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This escape room company went virtual. Here’s what happened next.

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After launching the first virtual escape experience, we developed a new game from scratch that was made explicitly for a virtual audience that allowed us to create a lot more immersive and dynamic elements.

You can’t really “escape the room” when you don’t leave your house. The developments of the past few months left companies whose businesses depend on teams using their wits to solve puzzles together scrambling, so Seattle-based made a hard pivot into the digital realm.

Nate Martin, the founder and CEO, describes how his company adapted to the shift to remote work in the Q&A below.

Who are you and what do you do?

I’m Nate Martin, the founder and CEO of Puzzle Break, the first US-based escape room company. Puzzle Break is a leader in developing escape rooms for corporate team building. I oversee all aspects of the company from game development recruiting to new business. As the company has rapidly grown, I’m working to bring on more senior talent to continue leading Puzzle Break through this new remote work chapter.

How have you conducted business in the past?

In the past, Puzzle Break focused completely on our physical escape rooms and didn’t have online offerings. Puzzle Break is headquartered in Seattle, and when our physical locations were open, we had more than 25 experiences in New York and Massachusetts, and dozens of Puzzle Break experiences were operated on more than half of the Royal Caribbean cruise line fleet. We also operated a portable business that brought the team-building escape room experience to large corporate events and offsites.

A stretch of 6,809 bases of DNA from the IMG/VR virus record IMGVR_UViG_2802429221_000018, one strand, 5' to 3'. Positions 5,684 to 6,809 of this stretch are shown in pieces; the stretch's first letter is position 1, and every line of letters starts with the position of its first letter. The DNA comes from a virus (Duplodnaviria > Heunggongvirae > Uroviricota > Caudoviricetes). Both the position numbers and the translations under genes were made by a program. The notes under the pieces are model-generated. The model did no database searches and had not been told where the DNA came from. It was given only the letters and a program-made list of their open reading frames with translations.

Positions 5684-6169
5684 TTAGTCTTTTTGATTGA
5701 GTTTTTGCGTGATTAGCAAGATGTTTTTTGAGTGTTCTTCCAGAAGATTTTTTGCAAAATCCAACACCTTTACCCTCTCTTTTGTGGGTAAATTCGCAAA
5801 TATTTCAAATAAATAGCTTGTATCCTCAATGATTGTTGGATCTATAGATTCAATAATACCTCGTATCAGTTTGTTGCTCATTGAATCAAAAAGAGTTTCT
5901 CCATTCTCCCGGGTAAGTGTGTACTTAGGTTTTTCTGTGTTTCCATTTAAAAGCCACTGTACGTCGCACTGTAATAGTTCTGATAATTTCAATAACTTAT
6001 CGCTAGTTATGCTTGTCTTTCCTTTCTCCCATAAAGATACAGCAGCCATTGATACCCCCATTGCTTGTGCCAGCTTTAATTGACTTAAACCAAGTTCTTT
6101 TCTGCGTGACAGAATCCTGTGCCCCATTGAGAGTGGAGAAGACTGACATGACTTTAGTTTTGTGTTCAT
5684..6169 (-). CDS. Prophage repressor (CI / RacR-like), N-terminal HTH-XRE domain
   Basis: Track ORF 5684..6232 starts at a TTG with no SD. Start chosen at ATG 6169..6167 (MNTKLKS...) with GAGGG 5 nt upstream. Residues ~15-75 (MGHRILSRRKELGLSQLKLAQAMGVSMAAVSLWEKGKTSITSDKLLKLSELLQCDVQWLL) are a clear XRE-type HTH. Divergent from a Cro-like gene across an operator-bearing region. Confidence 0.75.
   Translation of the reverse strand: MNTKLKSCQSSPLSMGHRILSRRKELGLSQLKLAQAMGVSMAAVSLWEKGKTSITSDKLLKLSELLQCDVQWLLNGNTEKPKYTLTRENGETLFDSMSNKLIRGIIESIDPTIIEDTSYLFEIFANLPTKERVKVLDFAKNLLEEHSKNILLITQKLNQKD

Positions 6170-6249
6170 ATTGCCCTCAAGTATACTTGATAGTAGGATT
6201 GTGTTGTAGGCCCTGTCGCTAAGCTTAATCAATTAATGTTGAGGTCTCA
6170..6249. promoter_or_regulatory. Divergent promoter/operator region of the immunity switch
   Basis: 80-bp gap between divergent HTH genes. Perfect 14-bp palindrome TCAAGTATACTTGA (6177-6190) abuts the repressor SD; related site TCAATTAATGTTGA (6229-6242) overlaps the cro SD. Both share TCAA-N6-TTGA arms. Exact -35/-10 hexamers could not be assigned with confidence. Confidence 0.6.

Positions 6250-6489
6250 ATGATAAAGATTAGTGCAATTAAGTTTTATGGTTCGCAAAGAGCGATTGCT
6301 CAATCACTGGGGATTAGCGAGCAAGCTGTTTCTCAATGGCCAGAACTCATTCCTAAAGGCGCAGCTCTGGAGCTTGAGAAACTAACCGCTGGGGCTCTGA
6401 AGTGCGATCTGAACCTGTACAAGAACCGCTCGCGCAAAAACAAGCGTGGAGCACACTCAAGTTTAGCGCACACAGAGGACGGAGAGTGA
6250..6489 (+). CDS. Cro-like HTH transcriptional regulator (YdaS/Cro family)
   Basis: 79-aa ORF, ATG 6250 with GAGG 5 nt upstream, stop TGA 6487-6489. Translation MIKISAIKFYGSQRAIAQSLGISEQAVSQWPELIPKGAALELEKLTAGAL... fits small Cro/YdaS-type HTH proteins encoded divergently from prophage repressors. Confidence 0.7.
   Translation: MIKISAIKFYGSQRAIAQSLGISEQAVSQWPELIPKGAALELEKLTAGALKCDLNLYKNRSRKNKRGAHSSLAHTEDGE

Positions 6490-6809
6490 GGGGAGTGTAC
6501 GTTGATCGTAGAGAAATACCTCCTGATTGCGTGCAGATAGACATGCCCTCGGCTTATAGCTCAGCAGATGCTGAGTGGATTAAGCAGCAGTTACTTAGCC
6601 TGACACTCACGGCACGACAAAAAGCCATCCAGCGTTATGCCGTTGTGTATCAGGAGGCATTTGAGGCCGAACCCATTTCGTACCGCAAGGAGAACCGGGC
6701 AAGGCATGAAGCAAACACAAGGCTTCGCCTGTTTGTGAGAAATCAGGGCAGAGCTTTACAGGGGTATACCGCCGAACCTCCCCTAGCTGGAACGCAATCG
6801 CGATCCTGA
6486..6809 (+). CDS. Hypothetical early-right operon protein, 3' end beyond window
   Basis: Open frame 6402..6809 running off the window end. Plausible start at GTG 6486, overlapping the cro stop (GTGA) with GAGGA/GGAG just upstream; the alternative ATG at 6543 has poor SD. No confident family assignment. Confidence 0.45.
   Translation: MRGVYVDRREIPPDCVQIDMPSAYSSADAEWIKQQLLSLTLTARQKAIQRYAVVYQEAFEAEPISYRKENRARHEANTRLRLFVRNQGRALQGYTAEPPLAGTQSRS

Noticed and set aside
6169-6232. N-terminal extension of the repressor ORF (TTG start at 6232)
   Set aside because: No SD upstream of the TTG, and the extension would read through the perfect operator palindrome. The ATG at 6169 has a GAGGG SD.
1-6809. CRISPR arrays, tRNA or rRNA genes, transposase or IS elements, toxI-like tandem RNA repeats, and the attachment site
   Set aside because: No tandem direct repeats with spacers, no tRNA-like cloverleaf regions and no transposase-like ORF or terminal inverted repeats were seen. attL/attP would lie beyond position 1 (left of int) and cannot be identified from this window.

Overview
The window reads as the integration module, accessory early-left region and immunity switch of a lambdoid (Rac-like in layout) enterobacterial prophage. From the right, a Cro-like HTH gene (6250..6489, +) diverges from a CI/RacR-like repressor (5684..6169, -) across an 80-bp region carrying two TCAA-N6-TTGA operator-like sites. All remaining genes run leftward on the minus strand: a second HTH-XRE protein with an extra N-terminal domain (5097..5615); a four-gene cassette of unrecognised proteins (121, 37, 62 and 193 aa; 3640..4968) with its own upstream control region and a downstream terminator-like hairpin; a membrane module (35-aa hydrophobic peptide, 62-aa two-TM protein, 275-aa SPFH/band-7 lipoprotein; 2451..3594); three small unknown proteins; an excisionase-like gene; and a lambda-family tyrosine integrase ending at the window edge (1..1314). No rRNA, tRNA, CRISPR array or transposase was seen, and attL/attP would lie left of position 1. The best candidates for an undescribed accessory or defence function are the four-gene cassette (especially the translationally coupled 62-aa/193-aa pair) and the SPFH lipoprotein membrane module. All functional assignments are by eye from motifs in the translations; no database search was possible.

What immediate effects did stay-at-home orders have on your business?

When the stay-at-home orders hit in March, we were forced to close all of our locations with no sense of when we would be able to reopen. We had to furlough most of our staff and our multi-million-dollar business went to $0 in one day.

In order to save the business, in the span of just a few weeks we designed and developed a virtual escape experience based off one of our most popular games, The Grimm Escape. The response was immediate and massive; we were clearly meeting a need for remote team building in a time when a lot of companies were adapting to a new virtual workforce and the game took off from there. Since then we’ve developed new escape experiences for remote teams, with companies from Microsoft to Deloitte using our games for team building, employee engagement, and professional development.

What changes did you make to adapt to our current situation?

We brought our entire escape room experience online, something I’d never seriously considered doing before. As far as game design, our physical games lent themselves well to an online environment so the game creation was fairly straightforward. After launching the first virtual escape experience, we developed a new game from scratch that was made explicitly for a virtual audience that allowed us to create a lot more immersive and dynamic elements. Many more are in active development.

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